Robert Kirk was born in 1644, the seventh son of a seventh son who also happened to be minister of Aberfoyle. Robert went to Edinburgh and St Andrew’s universities and was minister of Balquidder for twenty one years, where he translated the metrical psalms into his native Gaelic, before returning to Aberfoyle after his father’s death. But Robert increasingly spent time wandering the countryside, listening to the sounds which he swore emerged from fairy mounds, Aberfoyle’s Doon Hill in particular . And at a time when witchcraft was a capital offence in Scotland, he wrote The Secret Commonwealth, a supposedly factual account of the fairyland of the Celts, in all its strange, savage and fascinating detail. In 1692, he went out in his nightshirt and was supposed to have died of a heart attack on the Doon Hill. Not long after his funeral, he appeared to a cousin and said that he was not dead, but ‘stolen’. He could only be reclaimed from the Faery Realm if – at his baby son’s christening– a dagger was thrown over his head, when he appeared. He duly materialized, but the cousin was so disturbed by the vision that he forgot to throw the knife. After Kirk’s death, his eldest son, Colin, an Edinburgh lawyer, observed that ‘father has gone to his own kind’ and as late as 1978 local people were said to be aware of his presence at certain places around Aberfoyle.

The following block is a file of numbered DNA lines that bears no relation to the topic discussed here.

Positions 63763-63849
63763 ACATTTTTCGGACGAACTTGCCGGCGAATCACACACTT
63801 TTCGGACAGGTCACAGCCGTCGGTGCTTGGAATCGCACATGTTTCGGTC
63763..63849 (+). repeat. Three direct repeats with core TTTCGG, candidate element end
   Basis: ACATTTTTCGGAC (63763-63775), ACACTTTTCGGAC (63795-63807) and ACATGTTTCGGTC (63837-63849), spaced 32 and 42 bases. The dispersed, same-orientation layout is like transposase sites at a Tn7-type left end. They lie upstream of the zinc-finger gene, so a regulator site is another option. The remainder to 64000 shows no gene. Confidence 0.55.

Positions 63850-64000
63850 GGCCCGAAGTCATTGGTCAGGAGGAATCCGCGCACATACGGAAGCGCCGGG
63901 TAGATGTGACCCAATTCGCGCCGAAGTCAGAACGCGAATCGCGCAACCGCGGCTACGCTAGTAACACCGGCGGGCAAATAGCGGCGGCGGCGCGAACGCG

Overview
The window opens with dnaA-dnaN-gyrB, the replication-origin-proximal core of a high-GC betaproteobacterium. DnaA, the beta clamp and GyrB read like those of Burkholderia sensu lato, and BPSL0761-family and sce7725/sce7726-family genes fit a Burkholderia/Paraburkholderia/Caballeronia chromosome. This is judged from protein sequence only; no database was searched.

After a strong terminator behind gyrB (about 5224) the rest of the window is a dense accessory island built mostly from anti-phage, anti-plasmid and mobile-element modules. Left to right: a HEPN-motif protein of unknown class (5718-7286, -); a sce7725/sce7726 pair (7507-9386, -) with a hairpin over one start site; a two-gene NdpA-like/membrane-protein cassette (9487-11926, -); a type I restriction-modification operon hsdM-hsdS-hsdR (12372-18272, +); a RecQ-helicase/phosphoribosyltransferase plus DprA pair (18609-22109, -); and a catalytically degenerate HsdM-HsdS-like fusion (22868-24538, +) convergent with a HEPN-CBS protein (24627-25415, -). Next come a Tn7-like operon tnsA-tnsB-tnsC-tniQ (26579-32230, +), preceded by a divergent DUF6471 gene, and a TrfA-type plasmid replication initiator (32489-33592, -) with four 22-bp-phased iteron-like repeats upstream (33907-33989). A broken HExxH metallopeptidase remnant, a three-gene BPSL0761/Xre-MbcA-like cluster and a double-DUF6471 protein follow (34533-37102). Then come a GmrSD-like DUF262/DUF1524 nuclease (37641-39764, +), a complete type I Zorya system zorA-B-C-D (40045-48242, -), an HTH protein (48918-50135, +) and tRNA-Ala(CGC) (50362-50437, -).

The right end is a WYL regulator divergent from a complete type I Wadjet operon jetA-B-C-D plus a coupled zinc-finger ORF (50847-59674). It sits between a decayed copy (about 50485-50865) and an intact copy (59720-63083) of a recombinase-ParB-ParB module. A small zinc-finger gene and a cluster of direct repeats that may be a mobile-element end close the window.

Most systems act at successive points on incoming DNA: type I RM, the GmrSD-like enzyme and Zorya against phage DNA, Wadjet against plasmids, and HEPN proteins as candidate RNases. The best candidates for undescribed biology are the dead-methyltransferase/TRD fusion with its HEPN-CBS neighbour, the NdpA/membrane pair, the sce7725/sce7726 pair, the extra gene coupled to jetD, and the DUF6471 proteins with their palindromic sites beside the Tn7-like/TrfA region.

The Secret Commonwealth is a play with music, based around the story of Kirk himself, but it is also a meditation on the conflict between new and old beliefs in seventeenth century Scotland. It is a play about the appeal of the natural world and the pull of tradition when set against the dictates of a more austere belief system. It is, essentially, a play about a man torn between two cultures.